All in all, it’s safe to say that the Plastisol coating process is not nearly as clear-cut as you’d think! There’s a whole lot you need to consider before, during and even after the component is coated.

 

That’s the advantage of having 20+ years in the business...we’ve seen it all, so we know exactly how to tackle the many trials, tribulations and pitfalls of Plastisol. Our team handles all the nitty-gritty details so you don’t have to!

 

Questions? Need a hand? Reach out to us online or call us toll-free at 1-888-664-9998.

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Washing is a crucial step in the process of preparing parts for coating or welding. For many types of parts and components, ultrasonic cleaning is the safest and most effective way to get the job done.

 

However, since ultrasonic cleaning is just one of many different parts washing methods at your disposal, you’ll want to understand how it works before deciding whether it’s the best solution for you!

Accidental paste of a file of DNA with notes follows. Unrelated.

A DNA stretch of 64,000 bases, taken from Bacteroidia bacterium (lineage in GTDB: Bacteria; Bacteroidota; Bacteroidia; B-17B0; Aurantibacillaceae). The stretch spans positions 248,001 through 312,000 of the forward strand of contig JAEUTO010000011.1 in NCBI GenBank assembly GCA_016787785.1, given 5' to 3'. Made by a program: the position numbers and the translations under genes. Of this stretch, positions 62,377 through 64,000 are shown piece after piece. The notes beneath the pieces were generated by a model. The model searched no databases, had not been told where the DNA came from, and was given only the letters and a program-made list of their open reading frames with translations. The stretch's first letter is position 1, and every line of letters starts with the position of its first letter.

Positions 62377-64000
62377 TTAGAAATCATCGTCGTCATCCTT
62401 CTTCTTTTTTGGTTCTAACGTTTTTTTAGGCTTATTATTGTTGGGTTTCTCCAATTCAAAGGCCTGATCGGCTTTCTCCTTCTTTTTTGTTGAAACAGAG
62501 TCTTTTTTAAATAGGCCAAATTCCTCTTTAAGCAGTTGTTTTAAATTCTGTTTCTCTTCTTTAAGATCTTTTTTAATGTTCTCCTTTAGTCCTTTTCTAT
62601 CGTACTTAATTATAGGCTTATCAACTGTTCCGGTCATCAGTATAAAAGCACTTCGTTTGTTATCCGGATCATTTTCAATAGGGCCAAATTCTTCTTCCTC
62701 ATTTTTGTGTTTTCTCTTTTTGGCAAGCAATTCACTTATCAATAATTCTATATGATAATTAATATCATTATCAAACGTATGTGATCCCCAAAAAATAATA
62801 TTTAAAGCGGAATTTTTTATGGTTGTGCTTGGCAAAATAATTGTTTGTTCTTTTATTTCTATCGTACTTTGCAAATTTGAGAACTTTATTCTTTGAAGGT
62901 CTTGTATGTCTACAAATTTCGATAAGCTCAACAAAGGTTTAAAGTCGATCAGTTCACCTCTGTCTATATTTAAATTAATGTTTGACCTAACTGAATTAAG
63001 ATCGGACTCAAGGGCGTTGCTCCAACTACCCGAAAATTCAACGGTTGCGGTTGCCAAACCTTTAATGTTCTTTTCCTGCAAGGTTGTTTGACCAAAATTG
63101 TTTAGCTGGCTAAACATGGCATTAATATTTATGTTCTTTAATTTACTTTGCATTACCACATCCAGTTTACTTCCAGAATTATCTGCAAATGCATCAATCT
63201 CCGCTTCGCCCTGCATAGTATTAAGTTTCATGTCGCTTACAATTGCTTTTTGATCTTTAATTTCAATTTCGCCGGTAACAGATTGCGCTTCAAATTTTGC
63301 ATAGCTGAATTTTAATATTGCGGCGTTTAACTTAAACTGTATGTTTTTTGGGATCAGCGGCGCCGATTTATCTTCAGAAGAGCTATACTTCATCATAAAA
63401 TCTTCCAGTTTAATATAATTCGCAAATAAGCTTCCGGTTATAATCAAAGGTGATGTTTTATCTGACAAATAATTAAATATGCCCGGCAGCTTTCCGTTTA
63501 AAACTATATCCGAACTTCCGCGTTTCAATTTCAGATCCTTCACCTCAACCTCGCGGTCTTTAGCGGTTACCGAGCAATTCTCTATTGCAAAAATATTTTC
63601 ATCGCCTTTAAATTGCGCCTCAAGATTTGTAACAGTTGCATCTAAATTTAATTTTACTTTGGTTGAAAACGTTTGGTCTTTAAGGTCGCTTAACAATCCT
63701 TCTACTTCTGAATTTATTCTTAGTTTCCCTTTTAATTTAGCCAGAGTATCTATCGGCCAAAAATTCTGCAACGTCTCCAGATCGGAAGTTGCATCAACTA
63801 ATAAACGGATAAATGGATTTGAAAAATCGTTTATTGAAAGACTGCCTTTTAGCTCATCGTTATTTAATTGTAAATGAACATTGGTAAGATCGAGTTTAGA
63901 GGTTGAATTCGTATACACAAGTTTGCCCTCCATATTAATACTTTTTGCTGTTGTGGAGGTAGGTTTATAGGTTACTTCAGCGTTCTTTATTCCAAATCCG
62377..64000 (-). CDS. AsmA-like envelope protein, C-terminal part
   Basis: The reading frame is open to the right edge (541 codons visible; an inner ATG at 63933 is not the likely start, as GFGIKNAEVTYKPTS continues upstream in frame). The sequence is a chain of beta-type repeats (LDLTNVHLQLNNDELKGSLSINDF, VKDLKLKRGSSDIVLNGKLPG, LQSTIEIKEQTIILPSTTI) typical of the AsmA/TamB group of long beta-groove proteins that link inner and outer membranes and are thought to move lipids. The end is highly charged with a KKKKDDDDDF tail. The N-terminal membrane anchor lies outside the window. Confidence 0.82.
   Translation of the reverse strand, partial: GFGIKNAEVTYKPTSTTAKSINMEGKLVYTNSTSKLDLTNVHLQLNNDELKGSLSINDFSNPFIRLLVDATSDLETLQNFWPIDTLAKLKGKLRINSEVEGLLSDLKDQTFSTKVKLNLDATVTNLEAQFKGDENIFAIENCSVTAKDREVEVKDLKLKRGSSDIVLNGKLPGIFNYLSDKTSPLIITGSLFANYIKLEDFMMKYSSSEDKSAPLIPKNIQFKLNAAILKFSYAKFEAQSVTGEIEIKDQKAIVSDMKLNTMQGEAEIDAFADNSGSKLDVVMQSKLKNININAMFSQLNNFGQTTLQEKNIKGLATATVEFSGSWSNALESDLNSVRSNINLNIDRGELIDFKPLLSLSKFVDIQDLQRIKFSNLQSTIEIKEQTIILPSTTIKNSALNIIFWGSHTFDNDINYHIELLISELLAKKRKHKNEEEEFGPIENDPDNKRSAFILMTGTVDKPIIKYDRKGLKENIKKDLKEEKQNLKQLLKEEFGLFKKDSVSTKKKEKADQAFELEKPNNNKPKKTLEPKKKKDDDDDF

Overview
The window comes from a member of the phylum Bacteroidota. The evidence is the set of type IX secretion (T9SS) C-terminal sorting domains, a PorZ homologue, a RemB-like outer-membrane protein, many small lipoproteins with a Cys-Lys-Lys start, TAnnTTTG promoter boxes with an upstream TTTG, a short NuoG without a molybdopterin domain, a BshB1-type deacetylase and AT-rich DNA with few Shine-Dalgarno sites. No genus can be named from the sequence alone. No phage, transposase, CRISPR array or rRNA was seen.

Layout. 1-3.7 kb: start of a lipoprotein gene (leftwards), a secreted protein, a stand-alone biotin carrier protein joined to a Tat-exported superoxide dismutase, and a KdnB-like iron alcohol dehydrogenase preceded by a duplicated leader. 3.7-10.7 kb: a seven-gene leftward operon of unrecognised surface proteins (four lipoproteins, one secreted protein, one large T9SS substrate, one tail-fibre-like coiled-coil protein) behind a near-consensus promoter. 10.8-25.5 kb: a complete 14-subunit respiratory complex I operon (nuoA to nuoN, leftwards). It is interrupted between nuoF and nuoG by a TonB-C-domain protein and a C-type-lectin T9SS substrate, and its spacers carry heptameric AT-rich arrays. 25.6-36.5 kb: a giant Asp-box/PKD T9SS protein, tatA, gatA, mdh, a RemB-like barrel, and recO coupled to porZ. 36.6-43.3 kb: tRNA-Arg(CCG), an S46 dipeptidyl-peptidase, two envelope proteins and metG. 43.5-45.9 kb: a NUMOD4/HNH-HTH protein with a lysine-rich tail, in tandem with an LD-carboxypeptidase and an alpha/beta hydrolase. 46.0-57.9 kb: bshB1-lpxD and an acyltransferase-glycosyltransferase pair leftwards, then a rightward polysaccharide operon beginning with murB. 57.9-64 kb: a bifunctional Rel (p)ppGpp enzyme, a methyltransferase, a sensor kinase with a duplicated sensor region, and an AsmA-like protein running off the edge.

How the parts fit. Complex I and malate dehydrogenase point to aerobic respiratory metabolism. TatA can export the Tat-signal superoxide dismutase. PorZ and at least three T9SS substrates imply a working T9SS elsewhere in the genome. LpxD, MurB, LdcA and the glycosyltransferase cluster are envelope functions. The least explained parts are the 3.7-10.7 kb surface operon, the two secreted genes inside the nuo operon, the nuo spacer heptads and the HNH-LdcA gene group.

Here are our answers to the most frequently asked questions we get about ultrasonic cleaning: how ultrasonic cleaning works, when it’s ideal, and whether it’s really effective compared to the more heavy-duty alternatives.

 

What Is An Ultrasonic Machine and How Does It Work?

Ultrasonic machines use transducers and electric ultrasonic wave generators to generate high-frequency sound waves.

 

Typically, the transducers are made from piezoelectric crystals, which change in size when electrical voltage is applied.

 

These devices effectively convert electrical energy into mechanical/sound wave energy, which radiates through a cleaning tank or ‘tub’ in the ultrasonic machine.

 

How Does Ultrasonic Cleaning Work?

The high-frequency sound waves generated by the transducers and wave generators are transmitted in a liquid solution of water and solvent base, causing cavitation.

 

Cavitation is simply the implosion of the solution molecules resulting from the transmission of high-frequency sound (pressure waves) through them. This extremely high pressure variation over a very small area causes a great deal of agitation on the surface of parts submerged in the solution.